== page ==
Montréal’s heritage includes a wide range of contributions brought to the area by Jewish people, primarily from Eastern Europe, who came to the city seeking asylum from war, conflicts and persecution. Visiting the areas many still call home can provide visitors to the city valuable insight into the people themselves, as well as to the food they brought to the New World.
Like most immigrants to Canada and the U.S., the Jews who came to Montréal gravitated to areas already occupied by fellow Jews. As a result, communities grew. Today, Hasidic Jews live alongside other Orthodox, Conservative and Reform Jews as well as members of the non-Jewish community in the areas known as Mile End, The Plateau and Centre Ville.
|Babka/kokosh from Cheskie's|
Our guide Kat Romanow is a community manager at the museum who earned her Master’s degree at the city’s Concordia University. She also operates her own tour called “The Wandering Chew.” She met us a short distance from our first stop, Boulangerie Cheskie (pronounced, “Heshkie,” with a silent “C”), a “heimishe”or homestyle bakery near Avenue Bernard and Av du Parc. There, we sampled pastries including rugelach, cheese crowns and a layered pastry they call Russian babka, though it is actually kokosh, a pastry of Hungarian origin.
Despite the tour’s name “Beyond the Bagel,” those familiar foodstuffs would play a prominent role in the tour, as they have in the past and still do today in the diets of many in Montréal.
There are two bagel shops that have an intertwined history in Montréal, and each has a dedicated following. St-Viateur Bagel - founded by Isador Shlafman, Hyman Seligman and Jacob Drabbin - was the first bagel shop at which we would stop and sample our first Montréal bagel.
Montréal bagels are made with a yeast dough and malt; boiled in water; topped with sesame seeds, poppy seeds or other toppings; then baked at 450-500 degrees. Their center holes are larger than New York bagels, the bagels overall are smaller, slightly sweeter and decidedly more dense. Kat recommended either sesame seed or poppy seed toppings because they are the most popular and are therefore most likely the freshest on offer.
|Baker at work at St-Viateur|
Today, both sell fresh bagels 24 hours a day. While we sampled bagels from both and agreed that our preference was for the Fairmount bagel, it is a matter of personal preference and, for many Montréalers, a matter of loyalty. Other businesses, including our hotel and other establishments we visited, post signs declaring which shop’s bagels they “proudly serve.”
Pacing ourselves and resisting the urge to finish every last bite, we moved on to Wilensky’s Light Lunch, a little shop famous for its “special” -- beef bologna, beef salami and mustard placed on a roll, then into in a sandwich press. Wilensky’s, which has been around since 1932, offers hot dogs, chopped egg sandwiches, cheese sandwiches and makes its own syrups for the sodas they mix to order.
|Bialy at Hof Kelsten|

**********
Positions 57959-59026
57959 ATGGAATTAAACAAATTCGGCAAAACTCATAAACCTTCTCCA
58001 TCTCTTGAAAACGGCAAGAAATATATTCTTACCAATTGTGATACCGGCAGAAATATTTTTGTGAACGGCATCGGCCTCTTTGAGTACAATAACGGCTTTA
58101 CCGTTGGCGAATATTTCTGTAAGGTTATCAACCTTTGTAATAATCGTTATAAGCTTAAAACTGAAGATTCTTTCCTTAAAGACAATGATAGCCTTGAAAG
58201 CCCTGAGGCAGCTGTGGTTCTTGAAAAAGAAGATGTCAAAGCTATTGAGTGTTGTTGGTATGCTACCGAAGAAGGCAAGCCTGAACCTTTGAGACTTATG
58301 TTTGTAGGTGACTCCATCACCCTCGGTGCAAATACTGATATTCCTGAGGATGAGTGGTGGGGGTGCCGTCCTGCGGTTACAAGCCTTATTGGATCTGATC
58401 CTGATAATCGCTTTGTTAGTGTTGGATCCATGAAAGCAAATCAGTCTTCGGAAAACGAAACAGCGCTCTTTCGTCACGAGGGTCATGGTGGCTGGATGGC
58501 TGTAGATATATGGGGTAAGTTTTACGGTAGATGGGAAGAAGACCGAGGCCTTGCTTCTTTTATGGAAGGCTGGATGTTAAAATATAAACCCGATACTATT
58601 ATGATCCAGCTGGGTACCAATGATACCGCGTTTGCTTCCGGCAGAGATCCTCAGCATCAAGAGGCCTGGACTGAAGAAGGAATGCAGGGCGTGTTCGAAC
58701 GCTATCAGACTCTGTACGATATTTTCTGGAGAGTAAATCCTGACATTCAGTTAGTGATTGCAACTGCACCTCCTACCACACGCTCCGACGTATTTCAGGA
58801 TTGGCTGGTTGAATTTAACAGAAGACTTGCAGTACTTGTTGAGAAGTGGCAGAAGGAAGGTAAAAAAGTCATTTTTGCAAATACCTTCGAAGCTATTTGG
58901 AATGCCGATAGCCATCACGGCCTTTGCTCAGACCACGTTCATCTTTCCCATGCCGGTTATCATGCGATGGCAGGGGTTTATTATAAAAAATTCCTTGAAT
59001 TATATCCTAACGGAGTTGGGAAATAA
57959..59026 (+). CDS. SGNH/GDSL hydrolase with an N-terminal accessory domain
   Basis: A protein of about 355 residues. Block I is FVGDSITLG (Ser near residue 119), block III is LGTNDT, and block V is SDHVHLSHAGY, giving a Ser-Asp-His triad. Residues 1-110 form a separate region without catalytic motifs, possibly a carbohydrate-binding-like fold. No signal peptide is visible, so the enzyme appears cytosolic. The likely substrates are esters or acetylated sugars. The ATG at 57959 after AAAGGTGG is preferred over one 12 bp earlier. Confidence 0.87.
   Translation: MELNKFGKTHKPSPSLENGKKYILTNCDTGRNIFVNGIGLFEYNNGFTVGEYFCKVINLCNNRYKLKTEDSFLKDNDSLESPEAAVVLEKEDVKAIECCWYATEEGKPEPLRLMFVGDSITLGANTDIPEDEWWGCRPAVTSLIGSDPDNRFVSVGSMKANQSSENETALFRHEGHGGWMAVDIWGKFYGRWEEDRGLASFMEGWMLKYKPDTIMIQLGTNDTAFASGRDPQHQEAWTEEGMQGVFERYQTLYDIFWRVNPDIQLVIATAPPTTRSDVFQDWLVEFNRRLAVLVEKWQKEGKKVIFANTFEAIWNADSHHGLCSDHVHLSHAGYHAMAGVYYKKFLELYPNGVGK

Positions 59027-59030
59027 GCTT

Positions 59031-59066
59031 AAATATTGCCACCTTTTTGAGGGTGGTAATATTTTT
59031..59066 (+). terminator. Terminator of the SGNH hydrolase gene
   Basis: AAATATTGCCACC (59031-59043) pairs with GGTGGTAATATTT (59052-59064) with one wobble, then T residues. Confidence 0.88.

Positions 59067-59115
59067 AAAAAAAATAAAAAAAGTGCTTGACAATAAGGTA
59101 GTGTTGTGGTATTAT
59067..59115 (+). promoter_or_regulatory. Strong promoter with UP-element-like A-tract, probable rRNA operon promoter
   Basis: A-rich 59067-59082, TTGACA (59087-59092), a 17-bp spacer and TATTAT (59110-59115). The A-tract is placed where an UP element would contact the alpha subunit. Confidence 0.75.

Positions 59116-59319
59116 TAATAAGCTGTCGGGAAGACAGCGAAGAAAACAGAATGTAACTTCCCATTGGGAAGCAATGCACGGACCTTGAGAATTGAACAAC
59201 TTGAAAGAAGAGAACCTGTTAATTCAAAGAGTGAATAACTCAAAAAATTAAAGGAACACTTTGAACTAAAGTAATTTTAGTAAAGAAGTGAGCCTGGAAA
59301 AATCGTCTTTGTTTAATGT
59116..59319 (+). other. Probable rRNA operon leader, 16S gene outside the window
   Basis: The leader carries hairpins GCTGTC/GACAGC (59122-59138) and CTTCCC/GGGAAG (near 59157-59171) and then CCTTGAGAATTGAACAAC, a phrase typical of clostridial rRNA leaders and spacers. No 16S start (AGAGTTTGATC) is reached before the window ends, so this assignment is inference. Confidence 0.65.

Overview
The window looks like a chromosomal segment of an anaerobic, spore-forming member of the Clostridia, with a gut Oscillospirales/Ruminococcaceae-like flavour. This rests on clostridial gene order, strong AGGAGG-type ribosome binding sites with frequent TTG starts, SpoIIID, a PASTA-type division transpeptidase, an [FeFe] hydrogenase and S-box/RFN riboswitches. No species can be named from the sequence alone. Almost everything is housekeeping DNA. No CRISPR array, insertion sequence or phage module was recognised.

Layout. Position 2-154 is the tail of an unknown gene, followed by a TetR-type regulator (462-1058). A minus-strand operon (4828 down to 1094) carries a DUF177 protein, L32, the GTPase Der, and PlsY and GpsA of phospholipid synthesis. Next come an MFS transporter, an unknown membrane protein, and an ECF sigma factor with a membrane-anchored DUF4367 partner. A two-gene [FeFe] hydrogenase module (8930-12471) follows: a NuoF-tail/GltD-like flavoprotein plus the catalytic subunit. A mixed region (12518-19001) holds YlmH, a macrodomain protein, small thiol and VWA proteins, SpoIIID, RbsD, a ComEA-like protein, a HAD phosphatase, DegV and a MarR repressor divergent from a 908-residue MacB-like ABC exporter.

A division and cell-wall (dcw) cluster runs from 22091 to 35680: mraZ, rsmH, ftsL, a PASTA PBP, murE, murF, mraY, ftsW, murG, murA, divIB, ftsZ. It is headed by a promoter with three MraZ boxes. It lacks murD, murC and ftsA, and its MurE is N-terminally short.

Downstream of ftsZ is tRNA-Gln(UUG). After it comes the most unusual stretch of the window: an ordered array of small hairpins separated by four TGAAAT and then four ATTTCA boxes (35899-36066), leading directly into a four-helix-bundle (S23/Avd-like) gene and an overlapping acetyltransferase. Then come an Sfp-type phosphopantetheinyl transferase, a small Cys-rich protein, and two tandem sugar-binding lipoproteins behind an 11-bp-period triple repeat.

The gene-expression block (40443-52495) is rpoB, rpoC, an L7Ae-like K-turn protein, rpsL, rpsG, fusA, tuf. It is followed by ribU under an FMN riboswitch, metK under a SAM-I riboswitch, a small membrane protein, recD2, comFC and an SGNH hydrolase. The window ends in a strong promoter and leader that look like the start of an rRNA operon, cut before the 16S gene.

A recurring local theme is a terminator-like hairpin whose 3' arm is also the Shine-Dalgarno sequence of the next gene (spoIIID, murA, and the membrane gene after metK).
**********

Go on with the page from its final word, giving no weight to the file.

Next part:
A couple of blocks down Av du Mont-Royal is a long-standing deli and popular breakfast spot, Beautys Luncheonette. Founded by Hymie Sckolnick and his wife Frieda, it is now run by the couple’s children. Frieda developed the Beautys special, which is a bagel from St-Viateur Bagel with cream cheese, smoked salmon, tomato and onion. Beautys is also famous for its mish-mash omelet.
At Schwartz’s, they proclaim that the entire process is done by hand in the old school manner. From the curing to the smoking and steaming, and finally the slicing, they proudly say the meat never goes near a machine.
Schawartz’s was founded in 1928 by Reuben Schwartz, a Jewish immigrant from Romania, and has been a fixture in the area ever since. A bit of an uproar centering on the deli surfaced in 2012 when Celine Dion, her manager-husband and a group of investors bought Schwartz’s, much to the consternation of the locals who feared the group would “create substandard clones of the one-of-a-kind restaurant,” as an article in Canada’s National Post put it.
|A generous portion of Montréal smoked meat|
Our tour also included stops at the sites of several noteworthy contributors to the Jewish food scene that have since shuttered their windows and shut their doors. They include the site of Mrs. Whyte’s pickle factory, begun out of her home kitchen in 1932; Horn’s Cafeteria where members of Montréal’s literary community would meet prior to World War I; the Bucharest Restaurant where Romanian Jews first introduced their tradition of grilled meats; Warshaw’s Supermarket as well as Steinberg Grocery, both of which are now out of business but which both played important roles in the lives of area residents.
An interesting and worthwhile tour for anyone with an interest in the history of the area’s Jewish community, in food, or just history in general. Just bring comfy shoes and an appetite.
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Photos by Carl Dombek
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